Download this fact sheet (Oct. 2020; 1 page; pdf)

    1. O&G Prices are Down. Prices for New Mexico’s oil and gas have been declining since 2014. From 2015 to 2019, prices fell an average of 44% – and that was before the COVID-19 pandemic.
    1. With Prices Low, Profits are Plummeting. The top oil companies have faced declining profits for most of the past ten years, even as production has increased. A ramp-up in drilling and oil well activity in fiscal year 2019 resulted in a 47% increase in production of oil in New Mexico over FY 18. But it didn’t lead to an increase in profits.
    1. Plastics Prices and Profits are Down too. Even prices for plastics – a byproduct of crude oil – are now far below what they were ten years ago. What’s more, most of the growth in the plastics market through 2030 is expected to be from recycled plastics.
    1. They’re Having to Borrow from Peter to Pay Paul. With profits down, cash is scarce. The five largest publicly traded oil and gas companies – ExxonMobil, BP, Chevron, Total, and Royal Dutch Shell – have failed to generate enough cash from sales of their oil, gas, and related products to cover the payments made to their shareholders. Since 2010 they have funded shareholder dividends by selling off assets and taking on new debt.
    1. O&G is Losing its (Wall) Street Cred. For most of the past 10 years the energy sector lagged in the S&P’s 500 Index and placed at or near the bottom in stock market performance. While there once were seven oil and gas companies in the S&P’s 500 Index top ten, today there are none.
    1. Energy is Losing its Economic Muscle. It’s predicted that, by 2050, the domestic energy use associated with each dollar of U.S. economic growth will be less than half of what it was in 2005, according to the Energy Information Administration.
    1. Green Cars are Driving Down Demand. The growth in electric vehicles is among the reasons that demand for gasoline is down. A new report predicts that the electric vehicle share of passenger vehicle sales will rise to 10% in just five years and reach more than 50% by 2040. It concludes that oil demand from passenger vehicles will never recover to 2019 levels.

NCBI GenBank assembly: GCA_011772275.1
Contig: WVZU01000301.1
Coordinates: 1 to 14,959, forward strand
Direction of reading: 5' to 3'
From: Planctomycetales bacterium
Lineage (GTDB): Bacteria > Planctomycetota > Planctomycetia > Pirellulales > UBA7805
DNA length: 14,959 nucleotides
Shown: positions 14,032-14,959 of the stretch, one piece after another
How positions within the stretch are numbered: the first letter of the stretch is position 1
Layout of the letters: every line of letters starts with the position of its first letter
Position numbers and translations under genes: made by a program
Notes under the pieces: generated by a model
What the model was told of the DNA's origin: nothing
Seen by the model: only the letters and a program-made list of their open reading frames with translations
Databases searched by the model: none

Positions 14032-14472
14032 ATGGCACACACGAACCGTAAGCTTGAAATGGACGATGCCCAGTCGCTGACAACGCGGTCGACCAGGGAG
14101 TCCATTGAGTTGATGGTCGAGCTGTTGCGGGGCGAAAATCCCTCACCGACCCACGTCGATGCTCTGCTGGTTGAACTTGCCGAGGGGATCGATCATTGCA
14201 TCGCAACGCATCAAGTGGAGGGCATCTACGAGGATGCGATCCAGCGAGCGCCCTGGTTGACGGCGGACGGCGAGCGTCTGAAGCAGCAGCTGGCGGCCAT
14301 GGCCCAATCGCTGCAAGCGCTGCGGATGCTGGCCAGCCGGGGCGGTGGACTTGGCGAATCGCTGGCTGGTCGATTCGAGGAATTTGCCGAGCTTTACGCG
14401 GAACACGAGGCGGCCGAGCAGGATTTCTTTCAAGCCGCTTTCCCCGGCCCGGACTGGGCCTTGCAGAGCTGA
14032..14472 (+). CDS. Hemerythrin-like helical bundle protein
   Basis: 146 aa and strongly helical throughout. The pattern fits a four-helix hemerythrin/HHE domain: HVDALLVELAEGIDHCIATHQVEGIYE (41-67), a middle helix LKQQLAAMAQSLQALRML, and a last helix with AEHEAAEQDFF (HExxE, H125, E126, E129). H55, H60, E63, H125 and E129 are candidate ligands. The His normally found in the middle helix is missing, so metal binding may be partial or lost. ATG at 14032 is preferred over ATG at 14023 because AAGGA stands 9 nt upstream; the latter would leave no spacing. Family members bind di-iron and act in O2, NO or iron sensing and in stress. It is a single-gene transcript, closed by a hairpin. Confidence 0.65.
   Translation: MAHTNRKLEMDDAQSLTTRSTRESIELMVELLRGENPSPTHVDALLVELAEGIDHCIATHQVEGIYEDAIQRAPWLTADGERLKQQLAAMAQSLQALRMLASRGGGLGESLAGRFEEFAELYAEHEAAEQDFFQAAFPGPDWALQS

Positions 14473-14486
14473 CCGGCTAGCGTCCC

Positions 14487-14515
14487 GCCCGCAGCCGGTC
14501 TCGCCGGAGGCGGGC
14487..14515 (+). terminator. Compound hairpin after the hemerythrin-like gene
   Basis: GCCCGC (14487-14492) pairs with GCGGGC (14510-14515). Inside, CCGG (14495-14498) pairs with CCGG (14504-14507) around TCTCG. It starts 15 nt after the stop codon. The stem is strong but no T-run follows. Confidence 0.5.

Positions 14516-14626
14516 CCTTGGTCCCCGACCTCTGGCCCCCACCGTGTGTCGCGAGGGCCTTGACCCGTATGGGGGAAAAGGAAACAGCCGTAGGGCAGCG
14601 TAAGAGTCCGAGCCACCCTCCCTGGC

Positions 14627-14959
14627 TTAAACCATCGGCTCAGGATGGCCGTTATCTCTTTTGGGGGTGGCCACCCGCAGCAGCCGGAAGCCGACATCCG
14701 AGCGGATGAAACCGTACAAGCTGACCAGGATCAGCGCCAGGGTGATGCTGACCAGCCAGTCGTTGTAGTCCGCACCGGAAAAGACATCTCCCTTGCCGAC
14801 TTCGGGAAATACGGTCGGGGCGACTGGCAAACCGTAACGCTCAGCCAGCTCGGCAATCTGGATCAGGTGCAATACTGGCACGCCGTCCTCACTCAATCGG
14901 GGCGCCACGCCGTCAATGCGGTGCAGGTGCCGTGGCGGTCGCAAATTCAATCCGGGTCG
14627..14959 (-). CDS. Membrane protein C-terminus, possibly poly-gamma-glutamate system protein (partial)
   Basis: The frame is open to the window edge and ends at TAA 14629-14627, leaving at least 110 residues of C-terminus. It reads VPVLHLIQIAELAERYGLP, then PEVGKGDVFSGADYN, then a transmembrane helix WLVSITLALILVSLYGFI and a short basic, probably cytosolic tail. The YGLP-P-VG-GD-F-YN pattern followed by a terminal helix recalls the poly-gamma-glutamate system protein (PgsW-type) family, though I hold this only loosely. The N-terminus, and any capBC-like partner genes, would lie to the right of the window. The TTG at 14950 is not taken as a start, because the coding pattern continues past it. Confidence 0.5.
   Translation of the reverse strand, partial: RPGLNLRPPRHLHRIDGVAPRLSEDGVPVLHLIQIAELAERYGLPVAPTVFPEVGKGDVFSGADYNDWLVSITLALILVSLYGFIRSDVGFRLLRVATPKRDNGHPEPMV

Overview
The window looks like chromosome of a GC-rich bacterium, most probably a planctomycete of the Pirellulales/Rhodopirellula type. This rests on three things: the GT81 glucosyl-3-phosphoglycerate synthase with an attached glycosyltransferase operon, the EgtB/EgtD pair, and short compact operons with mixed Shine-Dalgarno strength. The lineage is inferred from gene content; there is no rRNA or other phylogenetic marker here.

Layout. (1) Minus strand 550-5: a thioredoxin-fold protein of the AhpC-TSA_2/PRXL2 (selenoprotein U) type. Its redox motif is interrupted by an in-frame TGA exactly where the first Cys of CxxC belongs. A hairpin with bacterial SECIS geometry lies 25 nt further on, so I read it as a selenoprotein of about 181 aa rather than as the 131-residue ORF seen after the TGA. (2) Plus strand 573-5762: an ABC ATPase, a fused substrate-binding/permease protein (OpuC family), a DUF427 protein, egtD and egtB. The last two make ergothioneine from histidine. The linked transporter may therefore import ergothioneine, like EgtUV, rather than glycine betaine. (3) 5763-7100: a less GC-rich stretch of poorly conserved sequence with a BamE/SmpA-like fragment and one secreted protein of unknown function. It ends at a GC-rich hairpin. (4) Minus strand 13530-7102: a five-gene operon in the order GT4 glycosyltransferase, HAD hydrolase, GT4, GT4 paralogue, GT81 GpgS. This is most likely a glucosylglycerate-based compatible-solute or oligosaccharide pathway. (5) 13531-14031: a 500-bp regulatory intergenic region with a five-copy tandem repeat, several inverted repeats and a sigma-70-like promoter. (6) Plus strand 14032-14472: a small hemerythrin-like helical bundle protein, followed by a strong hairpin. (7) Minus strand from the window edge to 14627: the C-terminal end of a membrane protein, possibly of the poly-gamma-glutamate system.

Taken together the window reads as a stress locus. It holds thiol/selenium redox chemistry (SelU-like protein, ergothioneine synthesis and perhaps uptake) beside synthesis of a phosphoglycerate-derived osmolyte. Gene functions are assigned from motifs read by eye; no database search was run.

1. Natural Gas is Getting a Cold Shoulder. Several major utilities and energy planners have rejected natural gas as a “bridge fuel” to cover their switch from carbon-intensive fuels like oil and coal to green energy. In June 2020, utilities in Arizona, Colorado, and Florida announced plans to close coal plants and build renewable energy facilities, skipping the use of gas as an interim measure.
    1. O&G Companies are Jumping Ship. Companies are writing down their oil and gas inventories, expecting lower profits and less investment. ExxonMobil, the industry leader doing business in New Mexico under its XTO brand, announced last month that if prices remain the same for the rest of the year it could have to write off 20% of its current reserves because they are no longer extractable.
    1. The Writing is on the Wall. Fundamental changes in the economy now support growth strategies that require less dependence on fossil fuels. Major oil and gas companies acknowledge that future economic growth will require less energy. Energy experts now chart corporate strategies to address the decoupling of economic growth from fossil fuel growth.

    New Mexico Needs to Diversify its Revenue Streams Now

    Source: New Mexico’s Risky Reliance on Oil Revenue Must Change: Industry Fundamentals Point to Long-term Decline, Institute for Energy Economics and Financial Analysis, October 2020